- The Applicant is entitled to VAT return in relation to any expenditure. With respect to natural or legal persons from third countries that transact with the Applicant, such persons are not entitled to VAT return except in the cases of persons from Israel, Norway and Switzerland, countries with which the Republic of Cyprus has already signed interstate agreements
- VAT returns arise within 6 months with respect to the legal person who carries out the foreign filming production in Cyprus from the end of the last deadline for submitting the VAT declaration for the specific VAT period during which the expenditure occurred or from the date on which the application for VAT return is filed.
For Invest Cyprus, the successful application of the Scheme to the production of “Jiu-Jitsu” was crucial to its objective of Cyprus taking a stake in the international film industry. Cyprus has many natural advantages to offer foreign producers such as guaranteed good light and good weather, dramatic and diverse scenery, skilled workers proficient in English and good infrastructure. The incentives offered by the scheme are intended to tip the scales in favour of Cyprus when alternate locations are under consideration. “Jiu-Jitsu” was a test case intended to prove the efficiency of the Scheme and the suitability of Cyprus as a production venue.
In truth, all has not gone entirely smoothly. Many MPs were skeptical about the efficiency of the scheme and its benefits for Cyprus. Discussion concerning the anticipated rebate of € 8.5 million to the producers of the film was particularly fierce. The producers also encountered problems trying to raise commercial finance in Cyprus and were forced to raise funds elsewhere. Despite sitting on a pile of cash and being desperate find worthwhile ventures to lend to, Cyprus banks felt unable to accept documents issued by the Scheme as loan collateral. Fortunately, this matter was subsequently resolved at the end of July with the Cyprus government agreeing that guarantees given to filmmakers could be issued to guarantee loans from Cyprus banks.
Overall, however, both sides of the “Jiu-Jitsu” project appear to regard it as a success. Director Demetri Logothetis and his production team are already laying the ground for their next film Man of War, to be shot entirely in Cyprus. Also due for imminent release is “SOS Survive or Sacrifice” another high-profile beneficiary of the scheme starring Hollywood A lister William Baldwin. Other large international projects are also under discussion. Success in attracting them offers the prospect of new investment opportunities such as studios, exhibition centres and editing sound suites. Nor should the employment potential be ignored – particularly at a time when the normally vibrant tourism sector has been annihilated by the Covid 19 pandemic. “Jiu-Jitsu” producer, Chris Economides, recently highlighted the fact that, whilst the terms of the assistance received for the film under the Scheme required the production to employ a minimum of six people, it had in fact employed 220 – 60 as actors, screenwriters etc., and a further 160 to undertake various tasks needed to facilitate the production. To date the Scheme has resulted in the creation of around 400 jobs. Perhaps most tellingly however, despite heated exchanges, the House of Parliament approved the €25 million budget for the Scheme in 2020 and, the Scheme will continue until June 2021 at least.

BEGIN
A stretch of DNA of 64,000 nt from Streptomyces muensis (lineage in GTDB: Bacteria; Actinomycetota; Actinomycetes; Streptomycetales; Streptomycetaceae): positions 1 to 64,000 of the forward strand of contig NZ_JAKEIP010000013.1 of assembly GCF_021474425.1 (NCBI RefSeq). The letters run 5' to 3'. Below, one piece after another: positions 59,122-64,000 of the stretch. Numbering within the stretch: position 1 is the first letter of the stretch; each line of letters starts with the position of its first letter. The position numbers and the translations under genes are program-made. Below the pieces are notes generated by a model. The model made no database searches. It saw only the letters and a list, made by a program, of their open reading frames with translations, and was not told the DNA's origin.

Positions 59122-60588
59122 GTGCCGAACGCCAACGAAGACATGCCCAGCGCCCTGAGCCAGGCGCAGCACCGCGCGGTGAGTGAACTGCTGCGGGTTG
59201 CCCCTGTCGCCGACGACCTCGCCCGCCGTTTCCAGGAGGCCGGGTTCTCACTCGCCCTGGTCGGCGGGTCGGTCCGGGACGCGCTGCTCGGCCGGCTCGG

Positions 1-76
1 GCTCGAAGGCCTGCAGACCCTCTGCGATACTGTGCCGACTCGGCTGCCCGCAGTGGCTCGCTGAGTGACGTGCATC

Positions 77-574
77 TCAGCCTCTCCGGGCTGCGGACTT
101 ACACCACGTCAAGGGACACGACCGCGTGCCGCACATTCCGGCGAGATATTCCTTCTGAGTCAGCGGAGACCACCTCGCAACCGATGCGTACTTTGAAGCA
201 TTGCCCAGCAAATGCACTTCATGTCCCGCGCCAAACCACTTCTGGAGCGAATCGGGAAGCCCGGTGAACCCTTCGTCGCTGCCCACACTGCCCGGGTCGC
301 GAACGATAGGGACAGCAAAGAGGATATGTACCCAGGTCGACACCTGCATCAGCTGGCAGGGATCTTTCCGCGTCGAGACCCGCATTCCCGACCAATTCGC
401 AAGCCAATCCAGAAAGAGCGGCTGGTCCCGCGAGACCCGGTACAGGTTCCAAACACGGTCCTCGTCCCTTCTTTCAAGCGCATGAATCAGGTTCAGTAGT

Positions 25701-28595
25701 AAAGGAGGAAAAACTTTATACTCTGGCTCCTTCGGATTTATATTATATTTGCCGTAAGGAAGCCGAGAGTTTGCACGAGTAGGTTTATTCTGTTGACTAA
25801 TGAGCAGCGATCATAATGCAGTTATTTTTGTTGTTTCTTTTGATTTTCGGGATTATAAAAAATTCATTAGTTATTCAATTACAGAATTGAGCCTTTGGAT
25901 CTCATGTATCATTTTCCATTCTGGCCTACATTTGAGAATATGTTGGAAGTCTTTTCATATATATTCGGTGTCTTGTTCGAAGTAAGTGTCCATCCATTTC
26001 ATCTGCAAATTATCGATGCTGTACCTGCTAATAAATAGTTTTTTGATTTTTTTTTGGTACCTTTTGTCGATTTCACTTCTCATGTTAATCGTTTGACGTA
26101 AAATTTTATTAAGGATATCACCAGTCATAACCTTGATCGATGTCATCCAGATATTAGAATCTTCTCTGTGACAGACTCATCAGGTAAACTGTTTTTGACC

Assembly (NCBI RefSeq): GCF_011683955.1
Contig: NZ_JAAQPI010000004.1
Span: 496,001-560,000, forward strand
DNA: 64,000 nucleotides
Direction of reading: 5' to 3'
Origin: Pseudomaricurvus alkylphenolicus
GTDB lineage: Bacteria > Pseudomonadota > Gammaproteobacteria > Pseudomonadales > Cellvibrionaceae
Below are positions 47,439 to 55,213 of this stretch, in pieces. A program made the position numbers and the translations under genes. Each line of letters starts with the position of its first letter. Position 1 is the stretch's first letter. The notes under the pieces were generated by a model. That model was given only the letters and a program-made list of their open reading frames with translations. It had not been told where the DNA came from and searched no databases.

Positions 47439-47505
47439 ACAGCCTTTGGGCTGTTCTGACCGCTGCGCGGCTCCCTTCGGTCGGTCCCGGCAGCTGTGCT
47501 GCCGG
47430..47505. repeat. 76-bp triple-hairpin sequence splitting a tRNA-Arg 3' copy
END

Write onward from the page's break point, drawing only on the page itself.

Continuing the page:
It seems that Cyprus could indeed one day live up to its’ oft touted ‘Olivewood’ potential. In the meantime, however, you can view the official “Jiu-Jitsu” trailer here and see how many familiar landmarks you can spot!
Michael Pelosi is a legal consultant and Linda Stokes a publications editor at Elias Neocleous & Co LLC